Another regional effort, the Western Climate Initiative (WCI), recently released a comprehensive strategy to reduce GHG emissions by 15 percent below 2005 levels by 2020 at a net savings of $100 billion. Furthermore, states have repeatedly taken action that aims to reduce GHG emissions for many years. Below is a small sample of recent action from our website’s section on States News.
Figure 1: States have taken plenty of action over the past two years while Congress considered different climate-related bills.
It is not all good news, though. The ongoing economic recession has led some states to dial back their support for climate change action for the immediate future, while “climategate” has led others to openly question climate change science (all scientists involved in the controversy have been exonerated of any wrongdoing).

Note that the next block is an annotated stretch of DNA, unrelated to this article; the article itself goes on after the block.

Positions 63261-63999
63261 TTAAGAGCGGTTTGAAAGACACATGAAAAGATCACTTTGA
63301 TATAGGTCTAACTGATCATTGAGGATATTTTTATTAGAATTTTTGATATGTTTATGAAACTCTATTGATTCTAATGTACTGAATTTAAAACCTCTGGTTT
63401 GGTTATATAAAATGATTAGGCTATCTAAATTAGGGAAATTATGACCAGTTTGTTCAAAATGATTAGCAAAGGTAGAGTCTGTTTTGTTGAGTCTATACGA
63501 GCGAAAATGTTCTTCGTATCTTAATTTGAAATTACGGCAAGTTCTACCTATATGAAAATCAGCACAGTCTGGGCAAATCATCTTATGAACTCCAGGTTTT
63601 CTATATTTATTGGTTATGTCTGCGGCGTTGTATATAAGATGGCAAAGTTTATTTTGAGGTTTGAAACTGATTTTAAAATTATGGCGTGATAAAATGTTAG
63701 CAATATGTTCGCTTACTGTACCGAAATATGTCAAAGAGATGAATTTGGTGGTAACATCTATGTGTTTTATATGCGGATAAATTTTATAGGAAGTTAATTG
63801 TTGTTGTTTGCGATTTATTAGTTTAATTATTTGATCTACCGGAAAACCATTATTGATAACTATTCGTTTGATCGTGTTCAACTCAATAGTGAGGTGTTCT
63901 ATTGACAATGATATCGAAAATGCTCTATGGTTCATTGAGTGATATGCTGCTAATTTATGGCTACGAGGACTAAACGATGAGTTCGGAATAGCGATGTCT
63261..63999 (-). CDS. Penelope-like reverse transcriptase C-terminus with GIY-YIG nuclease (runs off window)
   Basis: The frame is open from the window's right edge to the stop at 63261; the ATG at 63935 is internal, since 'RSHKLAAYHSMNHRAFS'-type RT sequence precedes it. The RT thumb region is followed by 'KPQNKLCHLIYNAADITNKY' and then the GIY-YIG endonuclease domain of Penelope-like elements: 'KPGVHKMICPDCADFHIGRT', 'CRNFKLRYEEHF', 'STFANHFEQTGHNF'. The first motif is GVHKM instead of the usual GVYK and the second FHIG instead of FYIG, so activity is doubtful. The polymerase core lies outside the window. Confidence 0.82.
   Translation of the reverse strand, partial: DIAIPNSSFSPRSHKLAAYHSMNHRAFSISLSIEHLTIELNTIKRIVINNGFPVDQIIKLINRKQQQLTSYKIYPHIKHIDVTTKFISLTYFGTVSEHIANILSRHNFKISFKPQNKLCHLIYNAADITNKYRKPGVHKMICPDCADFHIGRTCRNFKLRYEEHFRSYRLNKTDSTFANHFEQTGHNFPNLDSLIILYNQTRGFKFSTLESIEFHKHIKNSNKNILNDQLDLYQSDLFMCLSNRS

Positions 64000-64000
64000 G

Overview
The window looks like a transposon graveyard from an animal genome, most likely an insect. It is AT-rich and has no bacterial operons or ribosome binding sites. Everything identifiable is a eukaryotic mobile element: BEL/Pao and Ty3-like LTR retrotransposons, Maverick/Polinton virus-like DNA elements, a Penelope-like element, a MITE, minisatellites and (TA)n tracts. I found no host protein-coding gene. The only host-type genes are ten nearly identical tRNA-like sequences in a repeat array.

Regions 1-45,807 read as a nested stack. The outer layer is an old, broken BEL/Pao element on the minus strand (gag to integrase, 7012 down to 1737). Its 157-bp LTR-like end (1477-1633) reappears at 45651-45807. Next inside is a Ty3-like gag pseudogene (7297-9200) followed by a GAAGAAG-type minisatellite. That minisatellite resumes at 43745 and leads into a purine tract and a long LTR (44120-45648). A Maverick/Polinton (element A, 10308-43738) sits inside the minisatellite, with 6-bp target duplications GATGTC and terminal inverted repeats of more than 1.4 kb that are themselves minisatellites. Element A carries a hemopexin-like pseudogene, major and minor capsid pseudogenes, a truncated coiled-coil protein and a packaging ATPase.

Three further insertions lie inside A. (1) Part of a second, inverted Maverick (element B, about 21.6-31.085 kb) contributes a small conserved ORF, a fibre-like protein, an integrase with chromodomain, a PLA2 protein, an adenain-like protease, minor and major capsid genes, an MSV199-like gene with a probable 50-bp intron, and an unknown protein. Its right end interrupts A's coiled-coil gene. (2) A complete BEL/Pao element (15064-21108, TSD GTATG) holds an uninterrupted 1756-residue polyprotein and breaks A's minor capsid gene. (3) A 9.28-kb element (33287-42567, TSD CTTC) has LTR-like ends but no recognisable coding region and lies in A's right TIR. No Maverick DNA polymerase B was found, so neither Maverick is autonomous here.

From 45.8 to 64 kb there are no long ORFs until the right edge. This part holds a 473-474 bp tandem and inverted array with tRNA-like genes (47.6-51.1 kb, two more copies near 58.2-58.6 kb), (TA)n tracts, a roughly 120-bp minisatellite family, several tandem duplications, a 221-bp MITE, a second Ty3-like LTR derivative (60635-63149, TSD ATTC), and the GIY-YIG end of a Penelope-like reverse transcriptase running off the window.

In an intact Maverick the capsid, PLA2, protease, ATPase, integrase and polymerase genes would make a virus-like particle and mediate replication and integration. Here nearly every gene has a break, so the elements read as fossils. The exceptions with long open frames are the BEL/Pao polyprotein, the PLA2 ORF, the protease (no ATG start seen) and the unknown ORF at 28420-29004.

Arizona’s governor issued an Executive Order that put off indefinitely the state’s participation in the WCI’s cap-and-trade program set to begin in 2012, citing the recession. Utah’s legislature urged the U.S. EPA to “halt its carbon dioxide reduction policies and programs and withdraw its ‘Endangerment Finding’ and related regulations until a full and independent investigation of climate data and global warming science can be substantiated.” Lastly, a ballot initiative in California could permanently delay implementation of the state’s landmark global warming law (AB-32), citing the law’s effect on the economy despite the state’s own analysis that shows the bill will be a net benefit for jobs, personal income, and overall economic production. The fight over this ballot initiative will be significant and most expect a close vote in the fall. A recent poll has California voters rejecting the ballot initiative, but only by a small margin.